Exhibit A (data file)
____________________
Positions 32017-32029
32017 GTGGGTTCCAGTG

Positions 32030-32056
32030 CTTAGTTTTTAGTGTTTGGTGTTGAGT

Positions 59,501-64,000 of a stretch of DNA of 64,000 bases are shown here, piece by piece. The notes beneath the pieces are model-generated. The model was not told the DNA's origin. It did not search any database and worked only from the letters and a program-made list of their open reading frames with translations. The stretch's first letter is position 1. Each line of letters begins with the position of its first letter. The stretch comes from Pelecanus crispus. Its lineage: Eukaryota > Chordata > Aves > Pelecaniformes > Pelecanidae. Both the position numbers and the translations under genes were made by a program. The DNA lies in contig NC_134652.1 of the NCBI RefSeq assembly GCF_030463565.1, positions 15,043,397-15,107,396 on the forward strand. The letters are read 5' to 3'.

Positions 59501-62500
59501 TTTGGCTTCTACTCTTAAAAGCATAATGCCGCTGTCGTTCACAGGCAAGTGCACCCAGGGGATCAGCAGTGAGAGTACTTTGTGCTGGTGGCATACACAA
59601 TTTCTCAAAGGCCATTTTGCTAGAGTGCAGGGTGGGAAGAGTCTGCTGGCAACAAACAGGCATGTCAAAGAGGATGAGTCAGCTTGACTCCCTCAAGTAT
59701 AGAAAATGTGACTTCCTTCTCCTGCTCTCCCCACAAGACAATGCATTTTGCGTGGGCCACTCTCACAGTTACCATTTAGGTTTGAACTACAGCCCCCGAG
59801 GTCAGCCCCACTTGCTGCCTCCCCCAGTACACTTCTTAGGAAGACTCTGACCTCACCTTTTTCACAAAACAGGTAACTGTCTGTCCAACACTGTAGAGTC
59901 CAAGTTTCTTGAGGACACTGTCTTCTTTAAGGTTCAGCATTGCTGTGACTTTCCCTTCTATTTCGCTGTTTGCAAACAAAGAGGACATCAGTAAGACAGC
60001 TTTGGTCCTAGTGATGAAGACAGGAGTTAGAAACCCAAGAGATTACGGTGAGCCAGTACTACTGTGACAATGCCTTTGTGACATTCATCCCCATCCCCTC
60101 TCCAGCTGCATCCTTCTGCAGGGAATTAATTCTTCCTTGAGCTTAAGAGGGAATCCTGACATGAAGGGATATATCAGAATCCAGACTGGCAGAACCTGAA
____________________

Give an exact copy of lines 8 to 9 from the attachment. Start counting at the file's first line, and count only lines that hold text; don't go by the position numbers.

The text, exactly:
59601 TTTCTCAAAGGCCATTTTGCTAGAGTGCAGGGTGGGAAGAGTCTGCTGGCAACAAACAGGCATGTCAAAGAGGATGAGTCAGCTTGACTCCCTCAAGTAT
59701 AGAAAATGTGACTTCCTTCTCCTGCTCTCCCCACAAGACAATGCATTTTGCGTGGGCCACTCTCACAGTTACCATTTAGGTTTGAACTACAGCCCCCGAG